South Africa and Nigeria both have rich cultural, vibrant arts and flourishing sports sectors, all of which will be greatly enriched through greater collaboration through the Programme of Cooperation.
The Agreement on Audio-visual Cooperation will be a boost to the film production industries in our respective countries, and we as South Africa stand to benefit greatly from cooperation with the world-famous Nollywood.
I am also pleased that additional MOU’s on Political Consultation and on an Early Warning Mechanism will be signed as soon as legal processes have been concluded.
During this BNC we also launched two groundbreaking initiatives.
The first is a Joint Ministerial Advisory Council on Trade, Investment and Industry.
This Council will promote economic relations between our two countries, and serve as a platform through which obstacles to doing business can be overcome. The Trade, Finance and Industry Working Group of the BNC has recommended we look into these constraints facing businesses in both countries.
It is furthermore a means for our Ministers to interact and share ideas about new opportunities in trade and investment between our two countries.
We want to improve the balance of trade between our countries, and we are extremely encouraged by the interest expressed by a number of Nigerian businesses in accessing the South African market. We are particularly encouraged by the interest from Nigerian banks, and it has been recommended they work with South African regulatory authorities to facilitate their access into the financial sector in South Africa.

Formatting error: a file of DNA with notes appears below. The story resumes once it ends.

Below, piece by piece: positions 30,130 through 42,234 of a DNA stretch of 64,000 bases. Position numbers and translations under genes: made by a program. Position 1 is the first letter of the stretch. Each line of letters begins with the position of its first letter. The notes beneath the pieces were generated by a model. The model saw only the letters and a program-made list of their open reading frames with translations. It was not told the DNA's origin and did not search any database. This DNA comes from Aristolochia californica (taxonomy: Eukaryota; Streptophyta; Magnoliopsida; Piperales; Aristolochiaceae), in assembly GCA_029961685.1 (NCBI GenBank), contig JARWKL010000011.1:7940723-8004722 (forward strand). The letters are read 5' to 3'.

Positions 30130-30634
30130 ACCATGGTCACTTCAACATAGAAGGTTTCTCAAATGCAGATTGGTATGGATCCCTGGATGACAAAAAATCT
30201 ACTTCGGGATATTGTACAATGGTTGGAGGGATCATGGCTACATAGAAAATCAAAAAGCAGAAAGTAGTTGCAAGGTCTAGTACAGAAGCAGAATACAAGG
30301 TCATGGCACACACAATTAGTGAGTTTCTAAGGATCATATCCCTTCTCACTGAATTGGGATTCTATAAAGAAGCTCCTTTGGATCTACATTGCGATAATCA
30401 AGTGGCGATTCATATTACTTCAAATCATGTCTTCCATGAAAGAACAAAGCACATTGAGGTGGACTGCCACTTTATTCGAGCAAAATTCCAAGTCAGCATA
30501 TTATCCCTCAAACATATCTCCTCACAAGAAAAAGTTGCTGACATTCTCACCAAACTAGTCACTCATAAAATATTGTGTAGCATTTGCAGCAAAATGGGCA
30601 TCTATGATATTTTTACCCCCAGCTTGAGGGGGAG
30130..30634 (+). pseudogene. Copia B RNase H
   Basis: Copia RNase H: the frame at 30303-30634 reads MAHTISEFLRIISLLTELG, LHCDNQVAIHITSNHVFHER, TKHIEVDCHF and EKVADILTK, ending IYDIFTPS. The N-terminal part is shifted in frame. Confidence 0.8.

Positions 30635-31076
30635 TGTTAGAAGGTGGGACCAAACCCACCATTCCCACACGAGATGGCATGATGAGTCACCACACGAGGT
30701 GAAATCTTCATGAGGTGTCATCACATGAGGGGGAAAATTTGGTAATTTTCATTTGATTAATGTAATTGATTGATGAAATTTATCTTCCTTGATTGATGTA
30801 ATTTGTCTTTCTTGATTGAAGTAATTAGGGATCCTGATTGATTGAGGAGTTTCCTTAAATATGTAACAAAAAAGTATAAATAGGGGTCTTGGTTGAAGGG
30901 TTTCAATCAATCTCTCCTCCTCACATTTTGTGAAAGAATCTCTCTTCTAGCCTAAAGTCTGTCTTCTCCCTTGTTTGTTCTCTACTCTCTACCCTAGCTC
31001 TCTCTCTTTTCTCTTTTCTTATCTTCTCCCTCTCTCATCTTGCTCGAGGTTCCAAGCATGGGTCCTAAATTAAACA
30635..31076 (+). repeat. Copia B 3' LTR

The second initiative we have launched is the inaugural South Africa-Nigeria Youth Dialogue.
The purpose of this dialogue is to build the capacity of both South African and Nigerian youth across a range of sectors, from peacebuilding to conflict prevention and resolution, from intercultural learning to civic education, from human rights education and democracy to promoting tolerance and diversity.
We will be working towards regularizing this dialogue such that it becomes an integral part of the BNC programme in our future engagements.
As South Africa we will be looking at how we can establish a youth exchange and leadership development programme, rallying around the legacy of President Nelson Mandela who was a champion for youth development. It will include important components such as civics education, value systems inculcation, social cohesion and promoting a culture of service.
More details will be provided in due course so please watch this space.
In conclusion, let me thank all who have been part of making this 10th Bi-National Commission a resounding success.
I wish to thank you once again, President Buhari, for the fruitful engagements and measurable outcomes we have agreed on today.
May the good work continue and may our relations as Nigeria and South Africa continue to grow from strength to strength.
I thank you.
Source: Government of South Africa